Saunas: the facts, the myths, and the how-to

Sauna use appears to be genuinely beneficial, but not all claims stand up to scrutiny

Peter Attia

Read Time 31 minutes

As far as healthy lifestyle practices go, few are quite so mystifying as that of sauna bathing. There is a long history of heat therapy in cultures all around the world, including Finnish dry saunas, sweat lodges pervasive among native american cultures in North America, and “banya” steam saunas in Russia. Sauna use and its equivalents have been around for thousands of years and are deeply rooted in relaxation and socialization for many cultures. 

Popular media has recently fixated on sauna use and has touted the practice as a “longevity hack,” claiming that saunas provide benefits across the health spectrum, ranging from better cardiovascular health to improved complexion. We’ve examined a few of the purported benefits over the years on the podcast (most recently on AMA #42 and a brief note on the five year anniversary post for The Drive), but given the sheer variety of claims, the topic deserves a deeper, more comprehensive look. Does current evidence support sauna as a panacea for human longevity?

Here, we will take a closer look at the strengths and weaknesses of existing evidence for a wide range of alleged benefits before exploring possible mechanisms behind the effects, and ultimately, the practical considerations and recommended protocols for sauna use.

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  1. I’m curious about the relative efficacy of the IR: I had understood that the temperature was inadequate so had held off on getting an IR. This article seems to imply an IR sauna might be beneficial and now wonder if an IR sauna has benefit? Can someone make recommendation?

  2. I’m researching dry saunas for the home and am a retired Army officer who wants a good deal and a reliable product——I am doing CGM and Levels at your recommendation and find it very Interesting and helpful. Can you provide any suggestions on brands? I know there are some home units that won’t go to the 190-200 degree temp ranges.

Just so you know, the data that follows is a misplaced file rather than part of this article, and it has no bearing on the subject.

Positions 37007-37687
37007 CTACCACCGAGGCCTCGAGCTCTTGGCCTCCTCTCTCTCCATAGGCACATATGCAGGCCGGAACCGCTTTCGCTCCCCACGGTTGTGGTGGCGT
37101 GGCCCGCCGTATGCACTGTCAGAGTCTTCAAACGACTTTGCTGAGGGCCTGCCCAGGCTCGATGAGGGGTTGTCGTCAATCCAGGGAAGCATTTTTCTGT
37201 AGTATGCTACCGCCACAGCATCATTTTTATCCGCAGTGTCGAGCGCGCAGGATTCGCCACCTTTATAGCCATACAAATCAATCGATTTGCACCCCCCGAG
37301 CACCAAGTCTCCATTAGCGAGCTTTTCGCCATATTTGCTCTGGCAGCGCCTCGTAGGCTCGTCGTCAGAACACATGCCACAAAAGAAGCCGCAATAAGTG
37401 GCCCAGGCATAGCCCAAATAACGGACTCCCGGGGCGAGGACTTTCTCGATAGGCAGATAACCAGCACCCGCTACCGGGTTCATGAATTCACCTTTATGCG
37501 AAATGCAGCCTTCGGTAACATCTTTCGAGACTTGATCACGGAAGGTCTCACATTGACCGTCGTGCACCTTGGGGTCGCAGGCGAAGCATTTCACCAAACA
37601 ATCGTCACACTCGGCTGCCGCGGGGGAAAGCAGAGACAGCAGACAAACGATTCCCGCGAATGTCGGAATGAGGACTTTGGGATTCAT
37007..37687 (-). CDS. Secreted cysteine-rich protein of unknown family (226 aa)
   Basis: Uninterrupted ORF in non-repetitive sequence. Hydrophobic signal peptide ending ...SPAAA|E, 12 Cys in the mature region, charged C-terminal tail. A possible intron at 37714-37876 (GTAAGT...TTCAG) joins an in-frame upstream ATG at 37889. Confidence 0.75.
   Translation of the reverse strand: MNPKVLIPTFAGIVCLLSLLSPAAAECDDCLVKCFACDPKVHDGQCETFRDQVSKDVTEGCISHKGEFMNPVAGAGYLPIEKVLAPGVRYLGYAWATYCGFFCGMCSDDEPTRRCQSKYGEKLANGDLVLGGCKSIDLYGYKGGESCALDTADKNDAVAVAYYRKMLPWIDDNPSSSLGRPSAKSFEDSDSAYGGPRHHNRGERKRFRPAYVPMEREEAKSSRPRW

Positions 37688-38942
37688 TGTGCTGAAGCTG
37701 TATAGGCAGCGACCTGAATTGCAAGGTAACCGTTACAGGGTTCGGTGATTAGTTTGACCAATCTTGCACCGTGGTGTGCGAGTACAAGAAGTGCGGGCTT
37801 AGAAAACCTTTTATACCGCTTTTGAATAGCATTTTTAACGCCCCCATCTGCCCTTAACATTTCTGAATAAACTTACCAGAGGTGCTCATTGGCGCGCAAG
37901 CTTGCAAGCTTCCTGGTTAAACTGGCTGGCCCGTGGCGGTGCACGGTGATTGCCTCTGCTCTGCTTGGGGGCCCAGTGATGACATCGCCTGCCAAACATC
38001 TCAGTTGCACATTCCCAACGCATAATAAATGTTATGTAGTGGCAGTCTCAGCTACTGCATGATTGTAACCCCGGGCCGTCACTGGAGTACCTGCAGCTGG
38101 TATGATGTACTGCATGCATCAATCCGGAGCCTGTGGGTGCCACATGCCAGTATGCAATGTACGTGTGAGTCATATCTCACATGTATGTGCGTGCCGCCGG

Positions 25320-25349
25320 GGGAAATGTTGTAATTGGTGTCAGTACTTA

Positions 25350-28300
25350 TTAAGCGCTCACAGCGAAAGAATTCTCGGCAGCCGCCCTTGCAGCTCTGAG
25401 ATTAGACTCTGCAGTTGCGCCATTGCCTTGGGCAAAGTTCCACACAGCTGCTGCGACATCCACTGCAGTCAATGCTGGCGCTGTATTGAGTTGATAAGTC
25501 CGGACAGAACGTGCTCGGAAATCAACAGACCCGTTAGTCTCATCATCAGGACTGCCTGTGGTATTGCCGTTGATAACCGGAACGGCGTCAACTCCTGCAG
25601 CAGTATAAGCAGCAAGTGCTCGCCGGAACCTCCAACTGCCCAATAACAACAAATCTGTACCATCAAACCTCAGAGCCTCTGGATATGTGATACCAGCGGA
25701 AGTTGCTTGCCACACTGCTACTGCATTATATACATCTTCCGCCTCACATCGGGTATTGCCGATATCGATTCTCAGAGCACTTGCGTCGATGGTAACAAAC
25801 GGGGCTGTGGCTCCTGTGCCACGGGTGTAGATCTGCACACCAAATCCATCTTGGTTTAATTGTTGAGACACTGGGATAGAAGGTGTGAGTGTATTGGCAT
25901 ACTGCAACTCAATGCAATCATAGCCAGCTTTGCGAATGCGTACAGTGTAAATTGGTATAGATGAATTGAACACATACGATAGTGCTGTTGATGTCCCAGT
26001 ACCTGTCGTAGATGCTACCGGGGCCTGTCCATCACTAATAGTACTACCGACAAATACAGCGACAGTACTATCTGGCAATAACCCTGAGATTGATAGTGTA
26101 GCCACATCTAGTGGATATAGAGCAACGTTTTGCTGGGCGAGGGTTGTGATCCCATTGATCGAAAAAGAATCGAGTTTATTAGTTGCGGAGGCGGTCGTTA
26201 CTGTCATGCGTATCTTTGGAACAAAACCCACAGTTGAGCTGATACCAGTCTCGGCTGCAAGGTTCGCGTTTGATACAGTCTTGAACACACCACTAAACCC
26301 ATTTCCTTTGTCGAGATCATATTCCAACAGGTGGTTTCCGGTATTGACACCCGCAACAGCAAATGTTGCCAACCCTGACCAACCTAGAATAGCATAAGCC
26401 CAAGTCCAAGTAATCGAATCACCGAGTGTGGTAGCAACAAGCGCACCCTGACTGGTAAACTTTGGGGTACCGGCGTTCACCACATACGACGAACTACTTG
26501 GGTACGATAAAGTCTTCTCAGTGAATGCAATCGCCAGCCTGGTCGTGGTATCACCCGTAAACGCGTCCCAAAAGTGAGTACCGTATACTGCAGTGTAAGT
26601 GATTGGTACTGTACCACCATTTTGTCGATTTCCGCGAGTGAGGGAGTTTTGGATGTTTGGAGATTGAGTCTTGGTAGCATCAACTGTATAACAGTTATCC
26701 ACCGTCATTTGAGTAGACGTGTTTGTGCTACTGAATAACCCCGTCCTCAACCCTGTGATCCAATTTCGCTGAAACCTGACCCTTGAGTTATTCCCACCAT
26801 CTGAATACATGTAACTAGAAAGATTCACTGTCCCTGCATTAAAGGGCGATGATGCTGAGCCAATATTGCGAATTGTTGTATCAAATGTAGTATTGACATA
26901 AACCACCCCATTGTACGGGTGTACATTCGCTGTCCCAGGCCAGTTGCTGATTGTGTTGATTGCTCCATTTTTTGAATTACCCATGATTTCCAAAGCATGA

• I bought the Finlandia FPF44

      They are a quality brand. It is self assembly but many of the pieces are pre-assembled, so it’s mostly a question of making sure the alignment is very good. Best to have 2 people to assemble.

      I paid about $4.5k incl. shipping but need to consider electrical installation on top of that. It can get to 190 after 45-50 mins, 200 at a push but steam is more of a factor of how hot it is, so I typically use at 170 – 180 which is plenty.

      I ordered my during peak pandemic and they were back ordered for months but hopefully that’s improved… Enjoy!

  3. Appreciate excellent, balanced review!
    (1) Interesting to note that there is evidence from pre-clinical studies that (non-VO2-max) effects of aerobic exercise may be partially mediated by heat shock proteins (eg, HSP70)
    (2) There appear to be HSP knock-out mouse models, which may be useful for disentangling the mechanism of the specific cardiovascular and other health effects that are (or are not) mediated by HSP.
    (3) I recall seeing some published literature in the past year or two suggesting that sauna bathing may stimulate mitochondrial biogenesis

  4. Peter, one thing I was missing in your excellent review beyond frequency per week was the number of courses per session, i.e. 2 times 15 mins or 3 times 15 minutes with adequate cool-down breaks in between. I usually do three courses and I have realized that they are all feeling slightly different. But I definitely can say that 3 courses feel even better overall than 1 or 2. Have you seen data on this?

  5. I have an infrared sauna and use it 4 to 5 times per week for about 40 minutes per session. It gets anywhere from 120 to 140°.
    I’ve been using it in the mornings, but I’m going to switch now based on this article to the evenings to help improve my sleep. Thank you for the article.

  6. Great article! I enjoyed the details, and the illustrations were a great way to summarize the high level. I’ll be sure to share with my family and friends.